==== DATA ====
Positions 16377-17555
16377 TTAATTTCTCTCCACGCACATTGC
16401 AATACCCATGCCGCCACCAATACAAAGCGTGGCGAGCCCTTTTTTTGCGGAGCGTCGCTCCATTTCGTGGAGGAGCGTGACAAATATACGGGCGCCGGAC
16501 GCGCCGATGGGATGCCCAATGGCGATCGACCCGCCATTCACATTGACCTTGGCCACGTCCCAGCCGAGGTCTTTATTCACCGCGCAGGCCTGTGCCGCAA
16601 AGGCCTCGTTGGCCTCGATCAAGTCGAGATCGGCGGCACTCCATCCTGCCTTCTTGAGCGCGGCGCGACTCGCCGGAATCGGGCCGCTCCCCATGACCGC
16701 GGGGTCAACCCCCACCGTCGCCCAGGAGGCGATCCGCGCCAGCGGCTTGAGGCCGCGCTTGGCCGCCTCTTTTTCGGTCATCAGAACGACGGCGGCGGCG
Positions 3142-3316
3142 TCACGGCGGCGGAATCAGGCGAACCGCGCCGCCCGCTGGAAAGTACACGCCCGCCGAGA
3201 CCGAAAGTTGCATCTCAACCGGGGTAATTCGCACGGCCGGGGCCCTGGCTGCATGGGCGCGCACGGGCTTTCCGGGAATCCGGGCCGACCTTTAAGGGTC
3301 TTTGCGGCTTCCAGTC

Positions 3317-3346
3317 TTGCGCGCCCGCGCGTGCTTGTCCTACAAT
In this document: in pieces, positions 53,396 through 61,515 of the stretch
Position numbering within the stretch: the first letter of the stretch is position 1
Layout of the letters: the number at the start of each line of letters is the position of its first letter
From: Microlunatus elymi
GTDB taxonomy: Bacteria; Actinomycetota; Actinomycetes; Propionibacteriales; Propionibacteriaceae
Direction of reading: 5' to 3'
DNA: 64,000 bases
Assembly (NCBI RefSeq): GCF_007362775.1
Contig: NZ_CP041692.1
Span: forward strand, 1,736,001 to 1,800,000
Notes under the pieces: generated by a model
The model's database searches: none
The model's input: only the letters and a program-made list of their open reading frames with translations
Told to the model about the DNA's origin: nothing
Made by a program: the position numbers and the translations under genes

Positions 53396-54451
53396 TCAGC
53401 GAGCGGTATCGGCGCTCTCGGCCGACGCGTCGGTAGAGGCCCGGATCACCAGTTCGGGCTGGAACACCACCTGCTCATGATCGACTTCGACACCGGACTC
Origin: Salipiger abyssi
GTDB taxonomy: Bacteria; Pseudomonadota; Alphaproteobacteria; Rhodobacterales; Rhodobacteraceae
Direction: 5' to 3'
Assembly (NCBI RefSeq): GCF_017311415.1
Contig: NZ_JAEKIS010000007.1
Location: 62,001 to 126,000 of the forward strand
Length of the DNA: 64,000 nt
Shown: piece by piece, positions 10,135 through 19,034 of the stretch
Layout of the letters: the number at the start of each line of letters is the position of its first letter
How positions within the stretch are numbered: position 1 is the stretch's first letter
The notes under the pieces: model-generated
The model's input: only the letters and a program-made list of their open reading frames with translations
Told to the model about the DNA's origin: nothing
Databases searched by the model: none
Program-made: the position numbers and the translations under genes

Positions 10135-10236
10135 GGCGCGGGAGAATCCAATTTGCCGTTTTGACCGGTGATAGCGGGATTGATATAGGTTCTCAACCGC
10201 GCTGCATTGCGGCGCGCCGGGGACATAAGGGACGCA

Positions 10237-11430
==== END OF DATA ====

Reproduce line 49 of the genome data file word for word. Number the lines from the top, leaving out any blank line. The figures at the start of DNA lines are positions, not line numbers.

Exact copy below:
Positions 10237-11430